The delivery of homes and monthly payments of $10,000 or more to each sibling were approved late previous year by King Salman as part of what one former official described as an acknowledgment that "a big injustice has been done" and an attempt "to make a wrong right".
Khashoggi, a Virginia resident and Washington Post columnist, had four adult children, at least two of whom are USA citizens.
According to Saudi law, Khashoggi's children can grant their father's killers clemency in exchange for "blood money" - payments that in this case could amount to millions of dollars. The individual spoke on condition of anonymity, fearing reprisal.
After a few weeks of denial, the Saudi government acknowledged Khashoggi's killing in October 2018, fired top officials and arrested 18 operatives accused of killing the journalist.
If the men are convicted, that could pave the way for the Khashoggi family members to accept financial compensation as an alternate punishment.
The issue of how far to go in protecting their father's legacy has been a source of tension among the Khashoggi siblings, according to people close to the family.
Saudi Arabia's powerful crown prince, Mohammed bin Salman, has been accused of orchestrating Khashoggi's killing, but the kingdom has claimed that the prince was not involved.
- In addition to the one-time compensation payment, they would also keep receiving monthly allowances, a source said.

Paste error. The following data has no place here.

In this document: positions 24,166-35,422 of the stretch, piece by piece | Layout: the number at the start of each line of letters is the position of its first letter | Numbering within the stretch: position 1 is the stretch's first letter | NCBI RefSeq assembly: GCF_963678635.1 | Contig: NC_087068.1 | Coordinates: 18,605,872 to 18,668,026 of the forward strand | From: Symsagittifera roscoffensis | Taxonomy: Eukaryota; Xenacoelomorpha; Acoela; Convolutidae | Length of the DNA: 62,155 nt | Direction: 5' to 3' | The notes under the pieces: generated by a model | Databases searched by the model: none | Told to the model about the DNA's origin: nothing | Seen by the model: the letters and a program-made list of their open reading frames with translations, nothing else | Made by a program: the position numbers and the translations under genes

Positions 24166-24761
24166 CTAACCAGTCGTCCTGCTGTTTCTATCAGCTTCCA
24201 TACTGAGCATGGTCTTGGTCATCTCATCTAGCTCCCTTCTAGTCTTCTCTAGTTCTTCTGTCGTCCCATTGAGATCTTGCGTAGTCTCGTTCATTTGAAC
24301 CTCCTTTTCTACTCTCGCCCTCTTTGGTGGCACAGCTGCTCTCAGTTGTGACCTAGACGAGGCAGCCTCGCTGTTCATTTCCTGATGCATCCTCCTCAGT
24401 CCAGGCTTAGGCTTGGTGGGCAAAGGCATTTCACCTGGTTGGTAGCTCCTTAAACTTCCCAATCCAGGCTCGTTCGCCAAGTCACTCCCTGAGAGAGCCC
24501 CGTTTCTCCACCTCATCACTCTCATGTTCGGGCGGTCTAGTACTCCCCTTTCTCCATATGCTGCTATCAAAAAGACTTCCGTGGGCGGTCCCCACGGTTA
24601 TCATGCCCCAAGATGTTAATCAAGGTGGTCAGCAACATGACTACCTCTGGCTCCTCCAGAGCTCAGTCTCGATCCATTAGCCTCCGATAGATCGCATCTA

Amid global fallout from the death, Saudi Arabia released a picture of Bin Salman shaking hands with Salah in an attempt at reconciliation.
The Saudi government didn't respond to multiple requests for comment Tuesday. Neither did William Taylor, a Washington lawyer who has represented the family.
"What we concluded at AMC is that if we continued with the opening of theatres in the Middle East, that we were doing something very good for the people of the country", he said.
A trial is now underway after Saudi's public prosecutor charged 11 people over Khashoggi's murder at the Saudi Consulate in Istanbul last October. Five of the suspects are facing the death penalty.
The trial, however, may pose a dilemma for the Saudis.
Saud al-Qahtani, a top aide to the crown prince, was part of the team and was dismissed soon after Khashoggi's killing, although Prince Mohammed reportedly continued to take advice from him as recently as January.
Salah, who as the eldest son handles the family's relations with the government, has been given a large home in Jeddah, where he works as a banker. But in a departure from Saudi custom, some Western diplomats have been allowed to observe sessions of the trial, in an apparent effort to show the world the kingdom is pursuing justice.